Wheat Board monopoly's death a seismic shift for Prairie agriculture
The CWB unveiled its new logo on July 31, 2012 in Winnipeg.
Published Tuesday, July 31, 2012 7:15PM EDT
Last Updated Tuesday, July 31, 2012 7:21PM EDT
Born: July 5, 1935.
Died: July 31, 2012.
For most of the last 77 years, it’s been against the law for western farmers to sell wheat or barley they’ve planted, grown and reaped to the highest bidder.
Tonight at midnight, that Canadian Wheat Board marketing monopoly dies.
Never again will a prime minister ask, as Pierre Trudeau did in 1968, “Why should I sell the Canadian farmers' wheat?”
The answer is… well… the government doesn’t. Not anymore.
Stephen Harper travels west on Wednesday to celebrate this major policy milestone -- one plugged deep into his Reform Party roots.
He will become the prime minister who finally killed a marketing monopoly that’s been an irritant to some farmers, a security blanket to others.
He’s expected to go even further. Sources say he’s prepared to issue pardons or extend clemency to the Prairie farmers convicted of symbolically violating the marketing monopoly.
On an April morning in 1996, 18 Alberta farmers hauled truckloads of wheat across the border to Montana where they secured higher prices from American buyers. Upon their return, they were charged under the Customs Act for failing to secure an export permit and, a few years later, a dozen of them opted for time in jail instead of paying the fine.
Then-backbencher Harper angrily defended the rebels as crusaders with a cause. Alberta Premier Ralph Klein denounced their incarceration.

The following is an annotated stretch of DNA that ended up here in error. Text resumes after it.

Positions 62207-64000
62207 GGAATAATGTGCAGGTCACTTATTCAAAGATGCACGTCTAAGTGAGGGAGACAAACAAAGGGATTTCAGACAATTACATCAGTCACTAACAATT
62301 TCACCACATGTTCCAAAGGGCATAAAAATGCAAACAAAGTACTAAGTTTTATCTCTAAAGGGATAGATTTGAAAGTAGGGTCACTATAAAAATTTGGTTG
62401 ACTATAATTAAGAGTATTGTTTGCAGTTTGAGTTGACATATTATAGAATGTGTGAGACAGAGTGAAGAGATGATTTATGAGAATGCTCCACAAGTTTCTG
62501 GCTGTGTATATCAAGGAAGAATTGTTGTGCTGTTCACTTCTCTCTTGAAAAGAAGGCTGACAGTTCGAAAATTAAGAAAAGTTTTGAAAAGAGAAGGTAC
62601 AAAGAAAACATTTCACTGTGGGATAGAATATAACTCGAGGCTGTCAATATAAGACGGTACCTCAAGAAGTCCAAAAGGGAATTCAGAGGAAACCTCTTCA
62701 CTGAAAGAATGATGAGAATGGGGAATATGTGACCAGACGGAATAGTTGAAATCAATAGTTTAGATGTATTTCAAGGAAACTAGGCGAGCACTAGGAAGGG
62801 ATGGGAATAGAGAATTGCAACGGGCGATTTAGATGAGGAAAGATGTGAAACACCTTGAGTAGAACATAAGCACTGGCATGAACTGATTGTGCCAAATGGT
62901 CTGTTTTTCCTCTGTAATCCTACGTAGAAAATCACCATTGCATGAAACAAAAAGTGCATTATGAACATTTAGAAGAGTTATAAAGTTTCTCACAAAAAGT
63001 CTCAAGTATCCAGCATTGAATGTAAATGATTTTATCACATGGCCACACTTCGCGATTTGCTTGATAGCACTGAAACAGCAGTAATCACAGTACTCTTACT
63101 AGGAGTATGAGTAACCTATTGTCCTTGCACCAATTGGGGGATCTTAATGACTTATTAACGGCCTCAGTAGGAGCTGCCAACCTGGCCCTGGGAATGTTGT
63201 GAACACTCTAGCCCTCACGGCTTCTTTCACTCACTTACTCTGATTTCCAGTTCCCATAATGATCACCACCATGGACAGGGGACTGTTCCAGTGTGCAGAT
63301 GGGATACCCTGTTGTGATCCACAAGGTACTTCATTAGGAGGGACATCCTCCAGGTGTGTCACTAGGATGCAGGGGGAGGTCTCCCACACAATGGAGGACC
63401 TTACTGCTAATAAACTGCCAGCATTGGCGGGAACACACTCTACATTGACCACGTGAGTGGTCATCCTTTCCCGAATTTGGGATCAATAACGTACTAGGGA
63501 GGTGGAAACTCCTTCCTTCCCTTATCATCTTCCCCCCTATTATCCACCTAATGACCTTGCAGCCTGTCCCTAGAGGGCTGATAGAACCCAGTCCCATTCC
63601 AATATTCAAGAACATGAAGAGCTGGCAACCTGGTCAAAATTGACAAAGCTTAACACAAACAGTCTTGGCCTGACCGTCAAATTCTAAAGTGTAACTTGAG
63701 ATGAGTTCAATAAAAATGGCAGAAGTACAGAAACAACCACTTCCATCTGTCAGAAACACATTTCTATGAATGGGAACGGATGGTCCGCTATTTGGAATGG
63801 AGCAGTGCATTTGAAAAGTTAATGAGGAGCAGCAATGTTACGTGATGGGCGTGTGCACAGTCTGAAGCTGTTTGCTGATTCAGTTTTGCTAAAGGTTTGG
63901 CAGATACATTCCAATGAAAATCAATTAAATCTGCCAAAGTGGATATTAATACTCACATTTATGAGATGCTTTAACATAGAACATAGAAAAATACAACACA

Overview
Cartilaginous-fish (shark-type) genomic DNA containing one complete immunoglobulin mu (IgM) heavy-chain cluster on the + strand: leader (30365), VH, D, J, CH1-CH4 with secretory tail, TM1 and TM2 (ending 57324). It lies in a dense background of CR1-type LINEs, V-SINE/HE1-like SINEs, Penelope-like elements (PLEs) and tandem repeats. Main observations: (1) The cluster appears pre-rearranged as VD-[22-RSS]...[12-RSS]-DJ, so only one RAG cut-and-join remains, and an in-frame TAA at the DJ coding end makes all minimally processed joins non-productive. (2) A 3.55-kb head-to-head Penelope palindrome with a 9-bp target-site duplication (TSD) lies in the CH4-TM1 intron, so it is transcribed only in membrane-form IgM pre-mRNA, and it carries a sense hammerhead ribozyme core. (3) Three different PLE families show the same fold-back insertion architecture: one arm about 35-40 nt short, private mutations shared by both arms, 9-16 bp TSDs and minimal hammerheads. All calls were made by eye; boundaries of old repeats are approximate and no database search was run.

So Harper will no doubt delight many westerners by forgiving the farmers their marketing trespasses, although it’s not clear if they’ll be pardoned or given one of those “record suspensions” recently introduced under Conservative law-and-order legislation. Different name, same effect. Their criminal record is vanquished.
Ironically, there were hints last week some of the convicted farmers have declined the pardon offer, viewing their record as a badge of freedom-fighting honour.
We’ll see what happens tomorrow, but despite that political grandstanding, the board’s demise is a seismic shift for Prairie agriculture.
While the Supreme Court has yet to hear if the monopoly can legally be broken without a former farmers’ vote, this political toothpaste is out of the tube and there’s no squeezing it back. This monopoly game is over.
“There is no business case for abolishing the CWB. There never was,” NDP critic Pat Martin told me. “They’ve thrown the Prairie agricultural economy into uncertainty and instability at the worst possible time.”
Perhaps. Arguments will always rage whether the wheat price advantage would’ve been with the competitive market or the single order desk. And Pat Martin may well be correct in predicting “chaos” will reign in the open system.
But this is a long-standing promise first made by a fledgling party leader named Stephen Harper -- and it’s a promise he has finally kept.
If for nothing else, that means the government can be pardoned for celebrating its demise.